Without Written Notice: If a non-possessory parent fails to designate his or her time, he or she automatically defaults to having July 1-31, as long as he or she lives within 100 miles from the child. If the non-possessory parent lives over 100 miles from the child and fails to notify the possessory parent, he or she automatically defaults to June 15 to July 27 of that year. 

Important Rights of the Possessory Parent for Summer

The possessory parent also has two important rights that can often be forgotten.

  • Take a Non-Possessory Parent’s 1/3/5 Weekend: The possessory parent has the ability to take one of the non-possessory parents first, third or fifth weekend during the summertime as long as it does not conflict with Father’s Day or does not conflict with the elected or defaulted extended summer possession. This possessory parent must give written notice of this to the non-possessory parent by April 15 of a year. These periods of possession begin and end at 6:00 p.m.
    • For example, if a non-possessory parent defaults to July 1-31, the possessory parent can take one of the non-possessory parent’s first, third or fifth weekends in June (and possibly May or August depending on the child’s school calendar).
  • Cut into Non-Possessory Parent’s Extended Summer: The possessory parent can cut into the non-possessory parent’s elected or defaulted extended summer and take one of the first, third of fifth weekends beginning and ending at 6:00 p.m., provided that the possessory parent picks up and drops off the children and that it does not conflict with Father’s Day. This possessory parent must give written notice of this to the non-possessory parent by April 15 of a year or give notice within two weeks of the intended weekend after April 16. These periods of possession begin and end at 6:00 p.m.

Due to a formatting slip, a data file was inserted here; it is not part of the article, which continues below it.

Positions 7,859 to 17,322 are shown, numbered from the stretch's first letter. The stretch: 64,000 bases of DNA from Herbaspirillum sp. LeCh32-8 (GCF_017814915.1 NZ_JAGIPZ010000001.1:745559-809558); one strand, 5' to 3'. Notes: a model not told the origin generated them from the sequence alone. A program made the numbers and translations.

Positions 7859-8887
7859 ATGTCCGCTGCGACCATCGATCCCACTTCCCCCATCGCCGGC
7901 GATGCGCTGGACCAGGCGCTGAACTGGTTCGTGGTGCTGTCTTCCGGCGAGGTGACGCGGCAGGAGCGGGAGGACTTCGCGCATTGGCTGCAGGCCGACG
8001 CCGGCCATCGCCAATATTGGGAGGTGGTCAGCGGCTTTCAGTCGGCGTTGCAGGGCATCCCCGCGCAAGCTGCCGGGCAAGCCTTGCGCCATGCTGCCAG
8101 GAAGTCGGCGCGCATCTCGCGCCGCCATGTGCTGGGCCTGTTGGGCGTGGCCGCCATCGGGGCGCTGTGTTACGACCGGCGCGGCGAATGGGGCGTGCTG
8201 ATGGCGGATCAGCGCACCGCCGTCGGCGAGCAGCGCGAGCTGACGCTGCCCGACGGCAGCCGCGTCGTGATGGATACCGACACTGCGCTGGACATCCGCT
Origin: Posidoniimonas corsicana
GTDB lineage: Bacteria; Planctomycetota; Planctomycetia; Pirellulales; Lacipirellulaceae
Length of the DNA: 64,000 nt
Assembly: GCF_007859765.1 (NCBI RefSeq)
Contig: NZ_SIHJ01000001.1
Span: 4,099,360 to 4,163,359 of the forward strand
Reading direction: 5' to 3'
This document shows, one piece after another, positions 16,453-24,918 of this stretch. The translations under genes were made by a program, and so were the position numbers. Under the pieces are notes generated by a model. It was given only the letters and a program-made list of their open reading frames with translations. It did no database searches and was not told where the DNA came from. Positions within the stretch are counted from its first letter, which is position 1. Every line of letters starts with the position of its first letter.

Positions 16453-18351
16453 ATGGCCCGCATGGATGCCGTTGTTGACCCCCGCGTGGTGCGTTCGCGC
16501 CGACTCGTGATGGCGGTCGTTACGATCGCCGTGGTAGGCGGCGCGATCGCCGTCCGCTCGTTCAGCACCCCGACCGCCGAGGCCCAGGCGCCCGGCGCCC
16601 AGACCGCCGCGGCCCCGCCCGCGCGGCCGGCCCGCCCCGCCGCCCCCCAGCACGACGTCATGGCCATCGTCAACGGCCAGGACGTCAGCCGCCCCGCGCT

• For example, if a non-possessory parent defaults to July 1-31, the possessory parent can come in during any weekend in July beginning and ending at 6:00 p.m. If a non-possessory parent designates his or her own time and does not take the default, the possessory conservator still can come in during his or her time and take away one of the non-possessory parent’s weekends.

Holidays in a Standard Possession Order

Holidays in the Standard Possession Order and Expanded Standard Possession Order remain the same regardless of distance between the child and the non-possessory parent.

  • Christmas: The possessory parent will have Christmas in odd-numbered years and the non-possessory parent will have Christmas in even-numbered years. Christmas possession begins at the time the child’s school is dismissed for the Christmas holiday and ends on December 28th at noon. At that time, the parent who did not have the child for Christmas will begin possession on December 28th at noon and keep the child until 6:00 p.m. on the day before school resumes. Effectively what this does is ensures that every other year, a parent will have Christmas and the other parent will have New Years.
  • Thanksgiving: The possessory parent will have Thanksgiving in even-numbered years and the non-possessory parent will have Thanksgiving in odd-numbered years. The Thanksgiving holiday begins when school is dismissed for the Thanksgiving Holiday and ends on the Sunday following thanksgiving at 6:00 p.m. What this does is ensures that if a parent has Thanksgiving, that parent will not have Christmas, but they will have New Years. Then next year, it will be vice versa.
  • Child’s Birthday: Whichever parent does not already have possession of the child on the child’s birthday, can have access to the child on their birthday from 6:00 p.m. to 8:00 p.m as long as that parent picks up and returns the child to the other parent’s residence. If the child has minor siblings, the parent not in possession of the child has the option to include the child’s minor siblings as well from 6:00 p.m. to 8:00 p.m.